India’s hotel industry pins its recovery hopes on ‘the next best thing’

Domestic travel is likely to see a surge well before international travel

According to a study, occupancy levels in India’s hotels in April plummeted 81.8 per cent compared to the previous year | Reuters According to a study, occupancy levels in India’s hotels in April plummeted 81.8 per cent compared to the previous year | Reuters

India’s hospitality and travel industry has been on the frontline bearing the brunt of the COVID-19 pandemic’s economic impact. As India looks at easing lockdown restrictions, the nation’s hospitality sector is picking itself up and looking for ways to survive in ‘the new normal’.

Staring at the loss of their most lucrative (and preferred) revenue earner, the international business traveller, hotels are slowly settling in on ‘the next best thing.’

“The hospitality industry will take 6-8 months to mitigate the impact and business losses,” Vijay Dewan, managing director of Apeejay Surrendra Park Hotels and deputy chairman of CII (Eastern Region) told THE WEEK. An overview by HVS and Anarock showed that occupancy levels in India’s hotels in April plummeted 81.8 per cent compared to the previous year. 

Even during the darker moments of the economic slowdown that had gripped India’s economy through 2018-19, there was hope that recovery was round the corner in 2020. The coronavirus, of course, bludgeoned all such forecasts out of reckoning. In fact, hotels had faced the first wave of the pandemic, as reduction in flights, local administration restrictions on restaurants and sudden cutting down of events. According to an assessment by Hotelivate on the eve of the lockdown, the loss of India’s organised hotel industry due to COVID-19 this year would be nearly 12,000 crore rupees. In hindsight, this estimate now appears pretty conservative.

Once regulations are reworked and hotels start functioning again, don’t expect things to be ‘business as usual’ just yet, though. The highly infectious nature of the virus and the increasing tally everyday would mean it will still take time for guests to patronise their favourite haunts yet again. “Travel is not going to be the same. There is obviously fear and anxiety in the society, which will change the way travel will take place now,” muses Dewan.

ICRA in its latest report pointed out how credits and liabilities in an asset-heavy business like hospitality could push many hotels to even permanently shut down in the coming days. Arguing that a recovery is at least three to four quarters away, the rating agency said the six-month loan moratorium lifeline given by Finance Minister Nirmala Sitharaman as part of her COVID-19 relief package was ‘inadequate.’

Traditionally, business travellers, and till recently international travellers, make up the bulk of guests at major hotels. That is a category hoteliers will have to kiss goodbye at least into the foreseeable future.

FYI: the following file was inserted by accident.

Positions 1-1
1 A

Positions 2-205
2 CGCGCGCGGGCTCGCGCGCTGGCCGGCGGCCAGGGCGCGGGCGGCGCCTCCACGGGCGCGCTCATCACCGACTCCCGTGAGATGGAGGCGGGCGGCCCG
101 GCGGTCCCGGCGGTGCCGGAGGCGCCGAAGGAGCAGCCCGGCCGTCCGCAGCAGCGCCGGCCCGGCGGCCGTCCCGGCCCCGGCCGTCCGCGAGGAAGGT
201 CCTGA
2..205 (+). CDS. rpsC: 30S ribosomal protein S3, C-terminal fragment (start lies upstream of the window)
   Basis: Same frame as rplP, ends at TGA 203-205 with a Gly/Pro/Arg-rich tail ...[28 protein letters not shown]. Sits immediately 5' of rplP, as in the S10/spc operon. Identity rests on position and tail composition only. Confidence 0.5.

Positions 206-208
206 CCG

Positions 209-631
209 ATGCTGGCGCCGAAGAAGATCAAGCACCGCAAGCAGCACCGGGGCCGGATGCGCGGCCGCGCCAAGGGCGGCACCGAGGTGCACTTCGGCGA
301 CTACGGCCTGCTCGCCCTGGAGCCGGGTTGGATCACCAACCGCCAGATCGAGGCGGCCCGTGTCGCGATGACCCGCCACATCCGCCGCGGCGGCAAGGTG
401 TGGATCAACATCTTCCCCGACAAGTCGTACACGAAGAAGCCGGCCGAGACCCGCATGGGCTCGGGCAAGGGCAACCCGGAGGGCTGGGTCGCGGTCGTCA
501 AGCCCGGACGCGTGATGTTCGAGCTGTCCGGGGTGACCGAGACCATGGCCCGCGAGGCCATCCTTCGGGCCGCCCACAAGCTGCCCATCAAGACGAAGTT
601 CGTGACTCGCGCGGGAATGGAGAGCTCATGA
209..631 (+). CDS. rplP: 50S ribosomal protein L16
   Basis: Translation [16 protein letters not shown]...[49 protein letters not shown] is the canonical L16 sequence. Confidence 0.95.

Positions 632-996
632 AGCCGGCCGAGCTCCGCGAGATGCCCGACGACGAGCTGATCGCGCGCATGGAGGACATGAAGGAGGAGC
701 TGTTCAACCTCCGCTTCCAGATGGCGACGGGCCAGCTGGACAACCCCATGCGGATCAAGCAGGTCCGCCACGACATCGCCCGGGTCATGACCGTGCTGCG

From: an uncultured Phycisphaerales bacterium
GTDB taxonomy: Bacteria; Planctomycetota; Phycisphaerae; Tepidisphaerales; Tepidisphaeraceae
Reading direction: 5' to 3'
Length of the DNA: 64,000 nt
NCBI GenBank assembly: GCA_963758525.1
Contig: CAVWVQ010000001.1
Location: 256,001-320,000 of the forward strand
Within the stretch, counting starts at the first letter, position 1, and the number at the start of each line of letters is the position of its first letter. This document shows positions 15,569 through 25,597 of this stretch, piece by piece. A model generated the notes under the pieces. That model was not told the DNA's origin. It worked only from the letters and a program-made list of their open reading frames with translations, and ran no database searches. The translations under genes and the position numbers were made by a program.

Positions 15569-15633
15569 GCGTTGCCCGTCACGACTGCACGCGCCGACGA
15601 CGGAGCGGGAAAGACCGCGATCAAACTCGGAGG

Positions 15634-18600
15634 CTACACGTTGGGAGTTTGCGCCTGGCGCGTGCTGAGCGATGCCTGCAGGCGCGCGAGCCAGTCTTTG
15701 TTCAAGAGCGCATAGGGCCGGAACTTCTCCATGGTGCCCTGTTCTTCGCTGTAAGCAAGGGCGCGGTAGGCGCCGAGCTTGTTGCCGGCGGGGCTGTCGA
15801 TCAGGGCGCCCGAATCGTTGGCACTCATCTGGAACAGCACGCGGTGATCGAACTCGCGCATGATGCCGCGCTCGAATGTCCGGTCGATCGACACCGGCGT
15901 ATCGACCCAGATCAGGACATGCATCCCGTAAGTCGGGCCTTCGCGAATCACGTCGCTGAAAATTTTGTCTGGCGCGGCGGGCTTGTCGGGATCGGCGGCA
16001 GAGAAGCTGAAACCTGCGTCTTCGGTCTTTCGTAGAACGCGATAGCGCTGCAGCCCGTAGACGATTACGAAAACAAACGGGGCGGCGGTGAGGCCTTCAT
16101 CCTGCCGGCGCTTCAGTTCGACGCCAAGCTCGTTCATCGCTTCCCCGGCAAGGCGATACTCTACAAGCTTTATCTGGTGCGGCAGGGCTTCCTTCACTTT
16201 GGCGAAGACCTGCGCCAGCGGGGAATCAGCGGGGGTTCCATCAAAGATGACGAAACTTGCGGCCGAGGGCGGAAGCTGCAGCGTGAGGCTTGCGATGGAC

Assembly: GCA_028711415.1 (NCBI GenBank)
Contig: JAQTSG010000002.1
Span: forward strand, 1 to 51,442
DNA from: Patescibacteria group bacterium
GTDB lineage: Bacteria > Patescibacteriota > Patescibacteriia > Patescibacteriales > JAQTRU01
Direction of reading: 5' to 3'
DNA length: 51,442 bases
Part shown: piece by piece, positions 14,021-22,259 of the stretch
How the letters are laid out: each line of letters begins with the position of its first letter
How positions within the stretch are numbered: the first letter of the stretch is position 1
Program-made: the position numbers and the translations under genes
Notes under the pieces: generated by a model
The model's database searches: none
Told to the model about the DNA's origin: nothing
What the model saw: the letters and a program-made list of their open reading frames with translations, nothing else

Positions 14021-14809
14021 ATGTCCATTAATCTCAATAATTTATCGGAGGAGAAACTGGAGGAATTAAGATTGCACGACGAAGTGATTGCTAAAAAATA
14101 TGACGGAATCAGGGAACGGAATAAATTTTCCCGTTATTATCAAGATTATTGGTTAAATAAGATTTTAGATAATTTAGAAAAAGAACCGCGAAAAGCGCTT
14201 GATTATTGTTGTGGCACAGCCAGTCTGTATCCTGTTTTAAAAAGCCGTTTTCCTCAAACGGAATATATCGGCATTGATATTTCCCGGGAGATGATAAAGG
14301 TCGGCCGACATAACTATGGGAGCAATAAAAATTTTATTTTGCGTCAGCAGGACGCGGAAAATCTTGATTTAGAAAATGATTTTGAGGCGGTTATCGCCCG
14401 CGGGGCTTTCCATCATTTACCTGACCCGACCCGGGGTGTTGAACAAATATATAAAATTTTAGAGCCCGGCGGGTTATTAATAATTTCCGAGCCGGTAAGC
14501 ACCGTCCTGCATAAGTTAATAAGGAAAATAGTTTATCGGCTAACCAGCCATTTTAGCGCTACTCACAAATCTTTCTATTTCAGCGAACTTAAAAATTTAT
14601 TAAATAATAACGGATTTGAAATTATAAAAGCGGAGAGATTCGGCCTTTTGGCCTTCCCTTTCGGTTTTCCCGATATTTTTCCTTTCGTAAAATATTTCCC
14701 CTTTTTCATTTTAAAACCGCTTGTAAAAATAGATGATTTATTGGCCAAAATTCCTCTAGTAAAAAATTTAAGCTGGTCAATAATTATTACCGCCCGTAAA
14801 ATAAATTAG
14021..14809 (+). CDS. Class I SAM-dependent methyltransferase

So comes the ‘next best thing’—the domestic traveller. 

Traditionally looked down upon by snootier chains, the desi tourist could well be the factor that could spell life or death for Indian hospitality. “We estimate that domestic travel will pick up comparatively faster than international travel. Simultaneously, tourism for leisure will rebound faster than business travel,” says Dewan.

While logically one could assume that Indians will also hesitate from travelling due to the fear of infection, the news coming in from China earlier this month could be illuminative. After months of stringent lockdowns, as the Communist state eased restrictions in time for the May Day extended holidays, hordes of Chinese thronged tourist places, travelling across the country and checking into hotels. According to Chinese state media, despite caps on how many people can travel and visit any particular place, five crore Chinese were reported to have travelled in just the first two days of the five-day holiday.

For Indian hoteliers, that news is like manna from heaven after a drought. “I see two clear trends emerging- first is a boom in domestic tourism as people will choose destinations within India as opposed to international holidays,” says Kapil Chopra, founder of The Postcard Hotel, which runs boutique properties in Goa and Bhutan. “And the second will be a move away from large, chain hotels to a preference for smaller, intimate hotels that can more successfully guarantee high levels of safety and sanitisation.”

Despite hotels preferring the business traveller, the fact remains that India’s domestic travel market is big — according to estimates, Indians make 180 crore trips locally every year. Calculates Chopra, “It may only be the limited supply of options in India that has prevented them from holidaying in the country (and instead) travel abroad. And now with the current pandemic (and local hotels focussing on domestic tourists), this segment will grow.”

Adds Dewan, “The central and state governments must plan to promote state tourism, as domestic travel will see a surge well before international travel.”